Austrians are taught English as a second language from a young age but opportunities to teach English still exist in the country. Competition for posts can be fierce but if you are TEFL or TESOL qualified then you can teach English in Austria.

You could teach in public schools, private language academies and universities and assist a variety of students with a range of abilities. You could teach young children just starting to learn or business professionals wanting to brush up their skills.

You can also become a language assistant in Austria with the British Council for a period of up to six months. You'll be placed in two schools and be expected to work for approximately 13 hours a week. Around 100 posts are available in the country each year and you'll be paid €1133 per month. For more information and to find out how to apply see the British Council Language Assistants - Austria.


Placements and internships in Austria are common and flexible, and range from just a few weeks to a year. There are opportunities available throughout the year and these are listed on websites such as the Austrian Employment Service (AMS).

Be prepared to face some stiff competition for internships and to work hard to achieve a place.

Internships and summer work placements for students can also be arranged by:

  • AIESEC UK - for students and recent graduates;
  • IAESTE UK - for science, engineering and applied arts students.

Austrian visas

If you are a UK, EU or European Economic Area (EEA) citizen there's no need to stress about visas, work or residence permits as you are entitled to live and work in Austria without them. However, Croatian nationals will face restrictions.

You might not need a visa but if you intend to stay in Austria for more than three months you'll still need to apply for permanent residency within four months of your arrival. To obtain this you'll need to register with the appropriate settlement authorities.

If you're from another country outside the EU you'll probably need a visa and a work permit to work in Austria. Visa rules and regulations depend on your home country and personal circumstances so it’s best to get in touch with the Austrian Embassy or Consulate for further details on obtaining an Austrian visa.

Non EU or third country nationals may be granted a:

  • Jobseekers visa - allows highly-qualified non-EU citizens to look for work in Austria for a period of six months. If you secure employment during this time you must apply for the appropriate work permit.
  • EU Blue Card - the blue card is a type of residence and work permit tied to specific job offer. You must hold a university degree to be granted a card, which entitles you to work for a period of up to two years.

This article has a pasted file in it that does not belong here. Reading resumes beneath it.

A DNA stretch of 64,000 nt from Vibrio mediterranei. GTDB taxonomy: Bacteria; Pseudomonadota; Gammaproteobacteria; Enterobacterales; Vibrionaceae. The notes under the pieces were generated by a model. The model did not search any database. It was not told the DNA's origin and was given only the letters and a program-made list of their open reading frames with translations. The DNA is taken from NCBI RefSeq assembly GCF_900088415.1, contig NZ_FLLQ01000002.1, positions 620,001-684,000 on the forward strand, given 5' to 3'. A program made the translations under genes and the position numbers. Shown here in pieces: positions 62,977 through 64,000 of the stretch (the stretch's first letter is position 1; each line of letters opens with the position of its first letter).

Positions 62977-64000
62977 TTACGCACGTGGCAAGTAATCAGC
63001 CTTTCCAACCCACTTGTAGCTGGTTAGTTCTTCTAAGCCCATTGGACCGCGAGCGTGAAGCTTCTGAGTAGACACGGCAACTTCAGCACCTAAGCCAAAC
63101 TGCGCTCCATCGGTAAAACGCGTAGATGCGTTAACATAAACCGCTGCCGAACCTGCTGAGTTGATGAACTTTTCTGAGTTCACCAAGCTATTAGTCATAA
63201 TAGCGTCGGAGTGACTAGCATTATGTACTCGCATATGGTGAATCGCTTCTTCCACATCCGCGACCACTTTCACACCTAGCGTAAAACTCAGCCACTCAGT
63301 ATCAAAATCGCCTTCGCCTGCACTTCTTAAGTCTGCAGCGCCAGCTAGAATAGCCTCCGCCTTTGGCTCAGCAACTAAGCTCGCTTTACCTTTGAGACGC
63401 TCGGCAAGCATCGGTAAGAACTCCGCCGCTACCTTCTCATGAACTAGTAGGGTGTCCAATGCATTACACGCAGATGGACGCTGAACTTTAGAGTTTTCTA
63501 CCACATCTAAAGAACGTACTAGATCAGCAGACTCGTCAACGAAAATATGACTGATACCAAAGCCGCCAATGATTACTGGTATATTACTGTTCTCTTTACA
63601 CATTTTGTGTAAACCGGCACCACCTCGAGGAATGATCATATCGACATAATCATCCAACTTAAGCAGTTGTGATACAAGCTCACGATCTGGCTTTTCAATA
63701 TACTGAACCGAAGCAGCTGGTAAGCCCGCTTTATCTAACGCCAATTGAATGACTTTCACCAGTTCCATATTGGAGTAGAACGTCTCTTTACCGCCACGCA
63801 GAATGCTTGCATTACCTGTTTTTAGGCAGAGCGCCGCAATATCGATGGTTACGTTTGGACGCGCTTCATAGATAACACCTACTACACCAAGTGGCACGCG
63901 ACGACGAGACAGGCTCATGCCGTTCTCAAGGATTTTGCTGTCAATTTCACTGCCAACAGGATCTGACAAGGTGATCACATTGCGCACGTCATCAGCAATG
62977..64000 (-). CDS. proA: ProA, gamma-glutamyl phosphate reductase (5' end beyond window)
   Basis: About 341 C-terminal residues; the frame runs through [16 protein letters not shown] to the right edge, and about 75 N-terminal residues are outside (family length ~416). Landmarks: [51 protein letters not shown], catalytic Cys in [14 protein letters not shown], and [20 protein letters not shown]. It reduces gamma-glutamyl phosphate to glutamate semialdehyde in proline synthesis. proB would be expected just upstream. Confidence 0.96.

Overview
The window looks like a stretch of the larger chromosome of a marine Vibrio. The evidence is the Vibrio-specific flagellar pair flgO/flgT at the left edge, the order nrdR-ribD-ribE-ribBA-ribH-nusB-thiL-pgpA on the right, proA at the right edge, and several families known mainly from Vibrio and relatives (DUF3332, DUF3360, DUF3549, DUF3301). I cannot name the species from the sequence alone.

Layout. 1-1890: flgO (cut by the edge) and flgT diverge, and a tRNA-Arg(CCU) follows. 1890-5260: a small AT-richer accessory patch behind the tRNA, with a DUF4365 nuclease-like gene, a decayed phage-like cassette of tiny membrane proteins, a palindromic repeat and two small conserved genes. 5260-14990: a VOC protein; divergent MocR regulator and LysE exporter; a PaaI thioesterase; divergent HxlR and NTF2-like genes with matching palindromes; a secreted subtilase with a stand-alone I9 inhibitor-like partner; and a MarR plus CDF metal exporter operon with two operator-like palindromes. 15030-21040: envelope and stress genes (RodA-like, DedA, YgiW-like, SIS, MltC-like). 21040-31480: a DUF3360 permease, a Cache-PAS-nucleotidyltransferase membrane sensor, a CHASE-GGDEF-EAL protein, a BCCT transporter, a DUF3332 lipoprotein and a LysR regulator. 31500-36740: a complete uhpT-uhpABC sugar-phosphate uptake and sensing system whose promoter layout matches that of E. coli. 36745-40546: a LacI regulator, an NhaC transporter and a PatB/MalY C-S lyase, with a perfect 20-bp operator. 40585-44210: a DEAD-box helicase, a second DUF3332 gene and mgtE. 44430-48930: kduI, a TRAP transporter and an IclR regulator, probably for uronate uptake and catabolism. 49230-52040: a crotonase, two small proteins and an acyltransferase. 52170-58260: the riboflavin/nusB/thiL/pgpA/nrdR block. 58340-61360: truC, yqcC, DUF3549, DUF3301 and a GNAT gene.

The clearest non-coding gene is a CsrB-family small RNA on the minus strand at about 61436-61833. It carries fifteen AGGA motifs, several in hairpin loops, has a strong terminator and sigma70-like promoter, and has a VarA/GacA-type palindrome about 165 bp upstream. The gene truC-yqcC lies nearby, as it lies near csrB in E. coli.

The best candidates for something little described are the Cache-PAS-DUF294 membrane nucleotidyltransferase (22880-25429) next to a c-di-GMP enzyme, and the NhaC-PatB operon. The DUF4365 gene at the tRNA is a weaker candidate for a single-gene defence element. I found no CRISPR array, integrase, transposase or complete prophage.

• Red-White-Red card - this is a points-based immigration system that enables you to work for an Austrian employer for a period of 12 months. In order to qualify you must be highly qualified, a skilled worker in a shortage occupation, a self-employed key worker or a graduate of an Austrian university.

Language requirements

The key to gaining employment in Austria is being able to speak German. For almost all jobs, it's essential that you have a good understanding of the language (both spoken and written).

The Österreichisches Sprachdiplom Deutsch (ÖSD) is Austria's officially recognised examination system for German as a foreign language, with exam centres all over the world.

Other institutions and organisations also offer a variety of German language courses. For more information, visit the association of Austrian language schools Campus Austria.

How to explain your qualifications to employers

Thanks to the Bologna Process UK higher education qualifications are directly comparable to their Austrian counterparts so if you're heading to the country to work with a UK Bachelors, Masters or PhD these will usually be recognised and accepted by Austrian employers.

However, if you're unsure check with potential employers before applying for a position.

To find out more about the recognition of qualifications see ENIC-NARIC.

What it's like to work in Austria

As an employee you can expect to work an eight hour day and a 40 hour week. In some industries you may work a slightly shorter 38 hour week. Part-time work, overtime and flexible working options are all available but you'll need to check with your employer to see if they offer these.

Working in Austria you'll be entitled to a generous amount of annual leave consisting of a minimum of five weeks, which works out as 30 days holiday per year including 13 public holidays.

The country operates a progressive rate of income tax of 0-50%. The amount of tax you pay will depend on what you earn. Income tax, along with insurance contributions will be deducted from your salary each month. For more information on tax and working conditions see migration.gov.at.